'Rage' is another term for the deadly sin called 'wrath'
This week, one of my blog posts was featured on the website of the British magazine,
The Freethinker. The topic was the so called “Magdalene Laundries” in Ireland – homes run by nuns in the 1950s and 60s for girls in crisis pregnancies. Accusations of historic abuse have been made about those who ran the homes, and a report has been published by the Irish government.
The author at
The Freethinker didn’t bother to deal with anything like facts, statistics, or objective reporting. He skipped the reference to the MacAleese report, which concluded that the abuse had been exaggerated, and simply took the opportunity to ridicule me and sling mud at the Catholic Church. The comments in the combox took the author’s loudmouth style a few notches up into red-blooded threats, gutter vulgarity, and coarse attempts at humor – all of them bristling with aggression and a strong undercurrent of irrational rage. The writers and readers at
The Freethinker seem to be neither free nor thinkers.
If you read almost any article in the mainstream press about the Pope or the Catholic Church and skip down to the comments box, you’ll find a similar torrent of obscenities, mockery, blasphemies and sheer, bile-spitting hatred. Beneath these reactions lies an irrational rage – a rage that will not and cannot be deemed reasonable.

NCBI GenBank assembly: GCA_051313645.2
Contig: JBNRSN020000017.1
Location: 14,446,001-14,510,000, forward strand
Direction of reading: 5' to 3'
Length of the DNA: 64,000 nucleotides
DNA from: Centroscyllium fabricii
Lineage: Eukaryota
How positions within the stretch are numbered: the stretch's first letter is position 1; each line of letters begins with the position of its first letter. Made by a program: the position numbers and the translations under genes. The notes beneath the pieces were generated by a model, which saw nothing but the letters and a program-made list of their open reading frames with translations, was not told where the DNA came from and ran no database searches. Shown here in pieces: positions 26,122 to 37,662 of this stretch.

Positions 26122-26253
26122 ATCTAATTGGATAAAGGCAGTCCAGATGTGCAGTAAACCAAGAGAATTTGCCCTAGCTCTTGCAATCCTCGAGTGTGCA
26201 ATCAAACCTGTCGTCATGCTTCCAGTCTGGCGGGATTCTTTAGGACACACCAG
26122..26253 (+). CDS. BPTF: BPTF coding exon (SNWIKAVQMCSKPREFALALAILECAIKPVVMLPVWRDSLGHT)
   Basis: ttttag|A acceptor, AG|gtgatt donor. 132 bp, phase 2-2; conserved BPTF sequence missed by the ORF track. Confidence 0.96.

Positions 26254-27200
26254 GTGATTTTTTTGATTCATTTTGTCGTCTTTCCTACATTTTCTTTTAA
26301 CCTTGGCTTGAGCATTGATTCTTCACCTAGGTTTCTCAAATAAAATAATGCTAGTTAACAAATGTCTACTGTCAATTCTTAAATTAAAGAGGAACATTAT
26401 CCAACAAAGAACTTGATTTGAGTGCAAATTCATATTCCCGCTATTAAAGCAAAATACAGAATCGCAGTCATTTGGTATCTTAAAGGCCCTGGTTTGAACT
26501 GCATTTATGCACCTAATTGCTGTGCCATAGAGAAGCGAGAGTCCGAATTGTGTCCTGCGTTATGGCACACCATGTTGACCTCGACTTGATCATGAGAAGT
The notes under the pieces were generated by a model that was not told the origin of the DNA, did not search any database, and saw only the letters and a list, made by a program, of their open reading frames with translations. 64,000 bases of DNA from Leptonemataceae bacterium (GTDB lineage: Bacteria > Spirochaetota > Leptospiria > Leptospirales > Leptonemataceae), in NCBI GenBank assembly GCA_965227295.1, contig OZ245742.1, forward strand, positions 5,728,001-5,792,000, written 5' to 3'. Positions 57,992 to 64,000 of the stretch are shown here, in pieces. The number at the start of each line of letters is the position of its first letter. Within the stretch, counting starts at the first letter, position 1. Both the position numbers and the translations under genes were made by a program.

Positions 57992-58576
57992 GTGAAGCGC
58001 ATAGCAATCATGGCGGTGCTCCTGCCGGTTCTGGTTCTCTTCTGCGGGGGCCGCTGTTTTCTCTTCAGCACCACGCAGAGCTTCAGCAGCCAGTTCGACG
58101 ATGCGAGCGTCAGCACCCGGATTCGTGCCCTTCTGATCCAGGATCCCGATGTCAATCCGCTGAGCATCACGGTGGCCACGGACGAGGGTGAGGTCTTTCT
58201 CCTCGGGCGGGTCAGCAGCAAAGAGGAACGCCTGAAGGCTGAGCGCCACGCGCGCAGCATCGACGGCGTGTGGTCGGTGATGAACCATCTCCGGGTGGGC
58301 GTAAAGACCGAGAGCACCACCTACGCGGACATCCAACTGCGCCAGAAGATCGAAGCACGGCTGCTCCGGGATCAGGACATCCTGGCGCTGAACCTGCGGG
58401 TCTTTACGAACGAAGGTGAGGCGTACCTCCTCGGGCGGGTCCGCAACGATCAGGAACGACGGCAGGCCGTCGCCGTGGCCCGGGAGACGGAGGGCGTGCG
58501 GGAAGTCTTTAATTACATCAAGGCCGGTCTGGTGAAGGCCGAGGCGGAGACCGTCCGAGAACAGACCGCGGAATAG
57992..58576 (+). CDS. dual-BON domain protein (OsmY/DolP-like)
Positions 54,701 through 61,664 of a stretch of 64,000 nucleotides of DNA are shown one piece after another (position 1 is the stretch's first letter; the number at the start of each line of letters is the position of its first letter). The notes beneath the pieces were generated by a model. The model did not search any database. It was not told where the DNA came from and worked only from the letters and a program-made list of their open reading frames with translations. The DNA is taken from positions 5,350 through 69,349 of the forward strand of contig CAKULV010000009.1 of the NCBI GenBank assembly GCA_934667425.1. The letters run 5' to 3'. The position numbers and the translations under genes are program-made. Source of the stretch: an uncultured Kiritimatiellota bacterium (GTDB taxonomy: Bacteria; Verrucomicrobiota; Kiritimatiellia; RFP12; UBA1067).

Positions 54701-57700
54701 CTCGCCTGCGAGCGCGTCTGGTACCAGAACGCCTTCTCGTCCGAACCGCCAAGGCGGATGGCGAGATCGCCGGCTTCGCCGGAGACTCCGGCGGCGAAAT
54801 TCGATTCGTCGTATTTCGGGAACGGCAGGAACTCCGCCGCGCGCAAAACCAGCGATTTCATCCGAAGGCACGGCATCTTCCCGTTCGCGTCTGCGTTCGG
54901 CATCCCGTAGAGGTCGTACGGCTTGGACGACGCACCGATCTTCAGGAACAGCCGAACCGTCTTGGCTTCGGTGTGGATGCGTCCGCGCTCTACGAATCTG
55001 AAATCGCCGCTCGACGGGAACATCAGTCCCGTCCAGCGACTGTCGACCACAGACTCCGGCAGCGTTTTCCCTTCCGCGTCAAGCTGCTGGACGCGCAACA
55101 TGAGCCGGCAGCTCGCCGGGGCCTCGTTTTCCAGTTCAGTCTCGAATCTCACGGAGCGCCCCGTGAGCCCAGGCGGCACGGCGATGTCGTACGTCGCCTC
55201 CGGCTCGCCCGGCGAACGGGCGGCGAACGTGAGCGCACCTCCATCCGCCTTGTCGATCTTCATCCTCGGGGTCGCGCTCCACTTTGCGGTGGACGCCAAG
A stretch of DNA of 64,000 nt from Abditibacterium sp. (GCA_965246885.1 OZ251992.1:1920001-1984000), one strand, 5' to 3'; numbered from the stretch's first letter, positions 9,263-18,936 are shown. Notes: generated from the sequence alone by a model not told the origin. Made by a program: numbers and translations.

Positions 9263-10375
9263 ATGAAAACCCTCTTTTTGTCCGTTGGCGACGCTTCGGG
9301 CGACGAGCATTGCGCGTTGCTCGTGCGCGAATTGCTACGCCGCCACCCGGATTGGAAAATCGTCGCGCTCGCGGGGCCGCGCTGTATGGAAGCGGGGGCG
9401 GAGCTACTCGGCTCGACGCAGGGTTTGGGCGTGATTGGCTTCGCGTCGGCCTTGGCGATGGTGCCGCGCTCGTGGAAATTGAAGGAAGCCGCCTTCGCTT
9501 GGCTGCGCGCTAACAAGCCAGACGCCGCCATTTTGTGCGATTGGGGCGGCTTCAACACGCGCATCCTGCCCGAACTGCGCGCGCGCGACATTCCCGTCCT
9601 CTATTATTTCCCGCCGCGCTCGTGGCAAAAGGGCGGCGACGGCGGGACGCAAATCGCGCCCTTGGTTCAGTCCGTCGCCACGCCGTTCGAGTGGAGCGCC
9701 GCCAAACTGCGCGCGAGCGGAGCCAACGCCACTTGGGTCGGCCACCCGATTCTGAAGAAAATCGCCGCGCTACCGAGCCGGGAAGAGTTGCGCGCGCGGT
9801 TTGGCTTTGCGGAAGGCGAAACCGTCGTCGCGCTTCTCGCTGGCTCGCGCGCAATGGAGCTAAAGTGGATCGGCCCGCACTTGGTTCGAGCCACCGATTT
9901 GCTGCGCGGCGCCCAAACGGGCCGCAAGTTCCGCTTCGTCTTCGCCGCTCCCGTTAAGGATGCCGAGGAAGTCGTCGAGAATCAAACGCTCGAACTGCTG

All of us lose our cool from time to time, and when anger strikes, it rears its head with a certain frightening and irrational element. We lose control. That’s what losing our temper means. However, most of us bounce back. We realize our anger has pushed us over into being unreasonable and we usually stop and think things through; we try to see the other person’s point of view and offer an apology.
This is what distinguishes ordinary anger from rage. Rage is another term for the deadly sin called wrath. Like anger, rage is irrational, but unlike anger, it remains irrational. Rage seethes and simmers like a volcano about to erupt. Anger is a sudden reaction to circumstances. (Someone nips in and takes the parking space I wanted, and now I’m angry.)
Anger is understandable and permissible. In fact, in one of the wisest verses in the Bible, St. Paul writes, “Be angry but do not sin” (Eph. 4:26). The expression of anger, however is not the same as the deep irrational rage we are witnessing at an increasing and disturbing level in our society.
Rage lurks in the shadows of the deepest reservoirs of the human heart. Rage is reptilian and comes from the reptilian brain. The reptilian brain is that most primitive and instinctive part of our being; from thence, we respond at a survivalist level that is beneath language and reason. Our reptilian instincts are all about protection and defense. Rage is lodged there with fear and the need to fight and seek revenge. At this level of our being is the need to belong to a tribe in order to protect ourselves. At this level we get together to attack those who threaten us. This primitive survival response is, in fact, what lies behind all forms of rage. When we feel threatened, like a cornered beast, we huddle in the corner and snarl at our perceived attacker.